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I have found some solutions but what I want to do is I want to become a root user "permanently". When I restart computer I still want to stay as a root user. I don't want to use termanial everytime to become a root user. Is there any idea?

marked as duplicate by kiri, gertvdijk, Takkat, Mateo, Avinash Raj Dec 28 '13 at 13:03

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  • @minerz029 I did what they say but I am still not a root user. After I write "su" from console I become a root user but I don't want this. – hellzone Dec 27 '13 at 22:18
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    Are you sure? If you follow the steps, it should enable graphical root login, i.e. from the login screen you will login as root and be the root user. – kiri Dec 27 '13 at 22:20
  • @minerz029 So I can't update my current user(call it hellzone) as root? – hellzone Dec 27 '13 at 22:24
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    Please also read this: askubuntu.com/questions/16178/why-is-it-bad-to-run-as-root – Takkat Dec 27 '13 at 22:27
  • You are not supposed to do this, but you can change your userid in /etc/password to 0, so your user is effectively a root user. – Hannes Karppila Apr 20 '16 at 9:26

In Ubuntu 13.10 / 13.04 / 12.10 and Ubuntu 12.04, User defined login or GUI root login is disabled by default. You can enable the user defined login by modifying the lightdm configuration file. Once the manual login is enabled, then its easy to login as root in GUI.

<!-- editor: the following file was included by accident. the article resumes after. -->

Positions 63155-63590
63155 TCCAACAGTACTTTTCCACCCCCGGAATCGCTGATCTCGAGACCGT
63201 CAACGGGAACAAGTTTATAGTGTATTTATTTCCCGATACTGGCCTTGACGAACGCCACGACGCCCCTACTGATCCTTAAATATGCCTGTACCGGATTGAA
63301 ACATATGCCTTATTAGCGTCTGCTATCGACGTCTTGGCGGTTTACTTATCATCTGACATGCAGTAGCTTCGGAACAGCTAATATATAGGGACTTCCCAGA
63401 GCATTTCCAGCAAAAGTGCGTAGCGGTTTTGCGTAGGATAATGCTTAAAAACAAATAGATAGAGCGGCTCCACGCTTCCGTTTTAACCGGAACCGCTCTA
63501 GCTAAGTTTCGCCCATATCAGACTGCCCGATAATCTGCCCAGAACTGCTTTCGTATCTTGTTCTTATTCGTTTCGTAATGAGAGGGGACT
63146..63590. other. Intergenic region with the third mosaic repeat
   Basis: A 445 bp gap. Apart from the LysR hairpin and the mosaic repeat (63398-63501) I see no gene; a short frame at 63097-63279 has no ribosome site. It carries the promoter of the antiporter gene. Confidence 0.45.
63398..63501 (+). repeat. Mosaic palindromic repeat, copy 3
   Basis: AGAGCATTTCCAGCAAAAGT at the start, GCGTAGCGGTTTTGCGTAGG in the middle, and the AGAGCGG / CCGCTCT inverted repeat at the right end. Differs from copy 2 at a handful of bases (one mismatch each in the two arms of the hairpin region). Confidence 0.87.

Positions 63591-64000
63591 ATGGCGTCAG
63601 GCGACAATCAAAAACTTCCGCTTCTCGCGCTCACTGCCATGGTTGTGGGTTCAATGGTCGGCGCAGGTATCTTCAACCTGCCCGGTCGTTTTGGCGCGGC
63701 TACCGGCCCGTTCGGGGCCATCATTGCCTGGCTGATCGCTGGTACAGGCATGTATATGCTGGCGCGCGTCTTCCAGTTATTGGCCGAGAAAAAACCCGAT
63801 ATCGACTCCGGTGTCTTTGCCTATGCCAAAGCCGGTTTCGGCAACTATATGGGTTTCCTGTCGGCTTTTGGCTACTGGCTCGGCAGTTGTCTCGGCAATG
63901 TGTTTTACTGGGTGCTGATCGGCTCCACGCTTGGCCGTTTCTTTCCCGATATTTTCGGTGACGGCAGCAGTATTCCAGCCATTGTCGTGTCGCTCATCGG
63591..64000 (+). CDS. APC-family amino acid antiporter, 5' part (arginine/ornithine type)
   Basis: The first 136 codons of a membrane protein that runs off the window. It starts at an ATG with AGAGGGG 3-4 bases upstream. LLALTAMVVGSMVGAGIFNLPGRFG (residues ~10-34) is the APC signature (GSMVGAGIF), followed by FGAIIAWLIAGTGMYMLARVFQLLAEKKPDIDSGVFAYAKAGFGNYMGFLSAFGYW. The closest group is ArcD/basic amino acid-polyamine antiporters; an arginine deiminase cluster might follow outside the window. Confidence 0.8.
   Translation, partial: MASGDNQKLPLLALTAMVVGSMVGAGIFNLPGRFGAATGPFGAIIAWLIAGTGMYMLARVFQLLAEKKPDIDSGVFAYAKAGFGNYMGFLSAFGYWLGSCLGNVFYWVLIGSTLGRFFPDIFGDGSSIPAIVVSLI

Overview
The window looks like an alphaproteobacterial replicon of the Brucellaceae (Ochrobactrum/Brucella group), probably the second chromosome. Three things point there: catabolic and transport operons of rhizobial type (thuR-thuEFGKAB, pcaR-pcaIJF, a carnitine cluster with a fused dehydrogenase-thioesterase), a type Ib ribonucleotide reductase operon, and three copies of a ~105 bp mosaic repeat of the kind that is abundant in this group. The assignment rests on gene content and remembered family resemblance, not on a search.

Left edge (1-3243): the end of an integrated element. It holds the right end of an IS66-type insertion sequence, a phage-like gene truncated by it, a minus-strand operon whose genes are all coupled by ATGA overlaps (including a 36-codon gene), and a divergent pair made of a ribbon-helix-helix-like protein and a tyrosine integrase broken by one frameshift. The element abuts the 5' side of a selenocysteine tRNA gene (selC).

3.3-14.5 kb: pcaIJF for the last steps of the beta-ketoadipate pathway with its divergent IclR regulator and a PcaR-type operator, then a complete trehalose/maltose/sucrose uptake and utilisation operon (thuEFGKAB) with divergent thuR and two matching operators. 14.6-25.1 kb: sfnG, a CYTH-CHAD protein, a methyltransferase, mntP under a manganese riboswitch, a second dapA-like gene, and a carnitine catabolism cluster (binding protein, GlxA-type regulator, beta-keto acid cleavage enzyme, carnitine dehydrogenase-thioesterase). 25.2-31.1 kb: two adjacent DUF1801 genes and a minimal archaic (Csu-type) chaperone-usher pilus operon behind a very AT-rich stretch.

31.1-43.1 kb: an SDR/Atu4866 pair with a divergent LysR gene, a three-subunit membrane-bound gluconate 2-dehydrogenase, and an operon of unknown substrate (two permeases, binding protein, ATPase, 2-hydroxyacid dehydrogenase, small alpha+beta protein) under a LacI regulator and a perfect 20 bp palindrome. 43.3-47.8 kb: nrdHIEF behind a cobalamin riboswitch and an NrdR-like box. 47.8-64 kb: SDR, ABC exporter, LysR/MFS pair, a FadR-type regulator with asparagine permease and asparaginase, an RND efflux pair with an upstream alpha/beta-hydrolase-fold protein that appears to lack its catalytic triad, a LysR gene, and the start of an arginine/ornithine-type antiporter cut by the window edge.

To Enable Manual Login in Ubuntu 13.10 13.04 12.10 12.04

Open a Terminal run the following command, Issue the password for the user when prompted.

echo "greeter-show-manual-login=true" | sudo tee -a /etc/lightdm/lightdm.conf

Now set / change the password for the root user in your machine.

To set / change the root password run the following command in the terminal and issue the password for the user, when prompted.

sudo passwd

Enter the password twice. After creating the password, restart the system.

Now you can find the manual login option in the login list. Select Login and type user name as root and provide the root password which you have created.

Hope this will be helpful for you!!!


I strongly recommend you don't permanently stay as a root user. Is there any reason you need to do this? I believe you need to delete your actual user, but I am not really sure if Linux structure allow this. Instead of been root permanently, you can keep the regular configuration, protecting your system from any possible damage or attack. In any case, when you need administrative tasks and permissions, you just need to enter your system password when required and that's it!

  • I don't want to use terminal thats why I want to become a root user. – hellzone Dec 27 '13 at 22:27
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    Running as root will make no difference regarding how often you'll be using the terminal. All it means is that you'll never be asked for your password to install anything, nor to make important, irreversible and catastrophic changes to your system. And as significantly, neither will anything you run across on the internet. What you want to do is a very bad idea. It bypasses pretty much every security measure built into Linux. – Marc Dec 28 '13 at 0:24

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